I really like this photograph. And so do a lot of other people.
This image can be found in the photo archives of the Clatsop County Historical Society (Astoria), The Oregon Historical Society (Portland) and the Oregon State University Library Archives (Corvallis).
The originally black-and-white photo was also colorized and sold as a postcard. The setting for this picture is variously described as Columbia County, Tillamook County, Clatsop County and Seaside (which is in Clatsop County). So, naturally, this raised a few questions:
- Where, really, was the photograph taken?
- And what exactly is going on in this picture?
I asked Liisa Penner, archivist at the Clatsop County Historical Society. Penner contacted Paul Clock, author of a book about logging, and he, in turn, emailed a couple of “historic logging gurus.” One of them, Matt Wolford, suggested a book titled Railroads In The Woods (John Labbe, author, 1961). And there was the picture, on page 117, and it had a name: “the Gripwheel.”
Much of the information that follows comes from Railroads In The Woods — and answered my two key questions.
Where was the photo taken?
The site of the photo appears to be OK Creek, near Marshland, a few miles west of Clatskanie, Columbia County, Oregon.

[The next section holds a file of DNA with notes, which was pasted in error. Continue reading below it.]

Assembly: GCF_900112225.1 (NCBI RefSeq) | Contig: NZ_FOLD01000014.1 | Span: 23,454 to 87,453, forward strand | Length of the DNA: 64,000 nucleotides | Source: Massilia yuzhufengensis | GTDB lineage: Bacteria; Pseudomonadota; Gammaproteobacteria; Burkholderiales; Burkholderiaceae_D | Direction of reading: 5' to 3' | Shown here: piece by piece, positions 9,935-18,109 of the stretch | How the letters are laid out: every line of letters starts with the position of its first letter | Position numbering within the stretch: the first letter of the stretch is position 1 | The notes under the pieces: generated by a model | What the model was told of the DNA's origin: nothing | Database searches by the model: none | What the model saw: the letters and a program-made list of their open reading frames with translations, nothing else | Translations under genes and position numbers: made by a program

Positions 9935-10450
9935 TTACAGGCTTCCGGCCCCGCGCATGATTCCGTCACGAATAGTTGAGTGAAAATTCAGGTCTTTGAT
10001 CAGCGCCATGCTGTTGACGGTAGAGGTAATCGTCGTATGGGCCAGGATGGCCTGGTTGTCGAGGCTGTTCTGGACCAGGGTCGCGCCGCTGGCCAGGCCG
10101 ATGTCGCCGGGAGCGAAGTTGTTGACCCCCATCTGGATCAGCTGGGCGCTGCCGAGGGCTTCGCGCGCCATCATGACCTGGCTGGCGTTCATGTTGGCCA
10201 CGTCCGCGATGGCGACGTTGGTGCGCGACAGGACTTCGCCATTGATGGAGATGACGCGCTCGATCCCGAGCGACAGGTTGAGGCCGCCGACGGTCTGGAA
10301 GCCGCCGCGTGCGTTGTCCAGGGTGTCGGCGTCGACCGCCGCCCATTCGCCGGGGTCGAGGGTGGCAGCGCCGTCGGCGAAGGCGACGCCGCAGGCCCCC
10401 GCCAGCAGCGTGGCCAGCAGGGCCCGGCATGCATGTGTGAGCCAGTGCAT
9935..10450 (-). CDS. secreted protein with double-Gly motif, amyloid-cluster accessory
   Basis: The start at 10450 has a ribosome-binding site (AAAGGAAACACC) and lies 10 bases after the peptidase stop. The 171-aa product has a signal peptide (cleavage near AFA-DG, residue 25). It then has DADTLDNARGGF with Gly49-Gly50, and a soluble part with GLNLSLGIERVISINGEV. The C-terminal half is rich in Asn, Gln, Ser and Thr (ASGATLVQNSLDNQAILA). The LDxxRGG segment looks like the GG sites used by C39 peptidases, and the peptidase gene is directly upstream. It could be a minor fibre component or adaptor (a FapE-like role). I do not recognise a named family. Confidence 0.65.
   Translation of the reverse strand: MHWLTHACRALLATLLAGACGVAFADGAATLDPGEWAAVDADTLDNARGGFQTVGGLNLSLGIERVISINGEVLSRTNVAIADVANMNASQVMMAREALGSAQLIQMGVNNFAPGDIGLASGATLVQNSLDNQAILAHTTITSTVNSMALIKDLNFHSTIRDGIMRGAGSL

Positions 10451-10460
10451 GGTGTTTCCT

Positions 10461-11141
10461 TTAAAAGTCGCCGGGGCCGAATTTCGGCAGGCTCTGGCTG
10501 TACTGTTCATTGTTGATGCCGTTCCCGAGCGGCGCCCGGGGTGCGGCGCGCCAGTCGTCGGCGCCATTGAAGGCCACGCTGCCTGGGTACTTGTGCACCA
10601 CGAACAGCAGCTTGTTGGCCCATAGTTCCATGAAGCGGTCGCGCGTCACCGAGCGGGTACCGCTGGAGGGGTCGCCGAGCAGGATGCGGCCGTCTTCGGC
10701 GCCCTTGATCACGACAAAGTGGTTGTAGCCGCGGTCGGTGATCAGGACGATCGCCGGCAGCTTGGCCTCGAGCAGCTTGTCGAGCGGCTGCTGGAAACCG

What is going on in this picture?
The big contraption on the rail car is a steam donkey, a cable-pulling engine that was fairly common in Oregon forests a century ago. Most donkeys sat in-place on the ground, but this one operated from a railcar. The Gripwheel first pulled the individual logs into a line, in between the railroad tracks, where they would be fastened together. Then the machine functioned as a locomotive, “gripping” a steel cable that lay beside the tracks and pulling itself along — towing behind it the train of logs, which skidded on the crossties.
The photo was probably taken in the early 1900s.
Only three or four Gripwheels were ever built, so while the photo itself has become fairly well known, the logging machine in the picture was quite rare.
To learn more about the history of logging in Oregon, watch the Oregon Experience documentary “Astoria.”